Mr Caines said it “still remains a priority for the city, and we have resources that we’re mobilising to deal with the new reality, post-Covid-19”.

He said: “Income inequality has always and will always be a challenge in Bermuda, when we look at the disproportionality of salaries.”

Mr Caines added: “There’s clearly a major wealth gap.

“But it’s consistent with most demographic models around the world — Bermuda is no different from most countries.”

Poverty in Bermuda

• July 2017: As supporters celebrate the Progressive Labour Party’s election victory, David Burt, the Premier-elect, calls for an end to “people working two and three jobs just to remain in poverty”

• September 2017: The new government’s Throne Speech pledges a parliamentary committee to explore establishing a living wage for Bermuda

• November 2017: Financial Assistance programme goes under review in an attempt to cut costs

• May 2018: The 2016 Census is released, showing the median personal income for black people falling 13 per cent since 2010, but rising for white people by 1 per cent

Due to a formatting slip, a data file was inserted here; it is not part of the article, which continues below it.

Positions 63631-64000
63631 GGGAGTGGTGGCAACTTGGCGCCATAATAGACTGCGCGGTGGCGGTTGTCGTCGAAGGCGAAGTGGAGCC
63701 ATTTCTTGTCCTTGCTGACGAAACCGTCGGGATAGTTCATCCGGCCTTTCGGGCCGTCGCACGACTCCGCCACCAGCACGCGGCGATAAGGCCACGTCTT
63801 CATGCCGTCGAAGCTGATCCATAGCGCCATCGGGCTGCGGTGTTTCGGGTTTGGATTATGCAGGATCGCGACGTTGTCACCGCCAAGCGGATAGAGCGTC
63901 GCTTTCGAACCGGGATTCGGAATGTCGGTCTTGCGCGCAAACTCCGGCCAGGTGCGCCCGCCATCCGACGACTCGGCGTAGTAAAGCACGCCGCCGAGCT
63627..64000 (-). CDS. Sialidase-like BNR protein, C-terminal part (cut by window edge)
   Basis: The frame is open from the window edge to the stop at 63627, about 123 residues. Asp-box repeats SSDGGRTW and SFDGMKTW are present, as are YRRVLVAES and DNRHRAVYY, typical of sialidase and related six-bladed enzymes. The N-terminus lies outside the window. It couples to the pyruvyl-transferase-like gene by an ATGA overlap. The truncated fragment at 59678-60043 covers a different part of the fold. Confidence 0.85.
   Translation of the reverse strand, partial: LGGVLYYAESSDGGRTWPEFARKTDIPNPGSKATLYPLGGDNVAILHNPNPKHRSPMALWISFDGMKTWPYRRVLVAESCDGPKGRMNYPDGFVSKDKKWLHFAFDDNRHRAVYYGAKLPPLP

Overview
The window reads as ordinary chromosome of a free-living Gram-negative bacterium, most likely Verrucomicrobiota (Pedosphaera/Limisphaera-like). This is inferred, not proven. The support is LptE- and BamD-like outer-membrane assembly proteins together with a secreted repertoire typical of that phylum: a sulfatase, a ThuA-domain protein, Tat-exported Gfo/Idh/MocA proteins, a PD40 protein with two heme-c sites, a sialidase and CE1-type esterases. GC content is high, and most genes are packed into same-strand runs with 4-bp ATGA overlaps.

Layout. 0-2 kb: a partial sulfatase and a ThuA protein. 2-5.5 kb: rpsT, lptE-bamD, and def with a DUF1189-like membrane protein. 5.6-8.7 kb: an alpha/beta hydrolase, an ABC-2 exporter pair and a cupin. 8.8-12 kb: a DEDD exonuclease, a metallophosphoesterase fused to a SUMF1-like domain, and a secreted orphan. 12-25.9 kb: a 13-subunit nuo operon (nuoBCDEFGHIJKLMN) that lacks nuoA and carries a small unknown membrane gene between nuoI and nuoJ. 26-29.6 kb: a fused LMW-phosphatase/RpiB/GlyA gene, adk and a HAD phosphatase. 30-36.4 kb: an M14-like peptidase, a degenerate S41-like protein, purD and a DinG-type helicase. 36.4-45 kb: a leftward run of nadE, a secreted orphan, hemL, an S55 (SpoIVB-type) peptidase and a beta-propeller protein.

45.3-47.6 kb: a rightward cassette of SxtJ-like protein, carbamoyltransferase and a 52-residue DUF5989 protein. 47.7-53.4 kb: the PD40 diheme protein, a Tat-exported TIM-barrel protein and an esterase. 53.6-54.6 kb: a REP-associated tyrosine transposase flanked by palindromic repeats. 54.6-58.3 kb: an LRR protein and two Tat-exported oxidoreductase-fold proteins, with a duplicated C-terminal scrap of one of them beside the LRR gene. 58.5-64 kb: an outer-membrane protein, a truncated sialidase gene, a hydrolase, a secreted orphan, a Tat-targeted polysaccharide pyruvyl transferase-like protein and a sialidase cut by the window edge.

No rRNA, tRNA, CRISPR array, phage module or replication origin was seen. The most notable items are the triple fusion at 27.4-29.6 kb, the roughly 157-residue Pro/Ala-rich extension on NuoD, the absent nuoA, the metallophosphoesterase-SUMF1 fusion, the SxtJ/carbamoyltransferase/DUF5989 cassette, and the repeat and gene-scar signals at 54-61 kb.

• August 2018: The bipartisan committee on a living wage delivers its recommendations, including setting a $12.25 minimum wage in 2019

• December 2018: A Bermuda Economic Development Corporation seminar promotes co-operatives as a means of reversing income inequality

• August 2019: The Government unveils the Bermuda Health Plan 2020 — billed as a unified system to share healthcare costs among residents

• January 2020: The City of Hamilton announces plans for a day centre to help the rising population of homeless people in the city

• March, 2020: Covid-19 is declared a pandemic on March 11 by the World Health Organisation; on March 24, emergency unemployment benefits commence as the crisis hits Bermuda’s workforce

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Published Sep 25, 2020 at 8:00 am (Updated Sep 25, 2020 at 6:58 am)

Election 2020: families below breadline on rise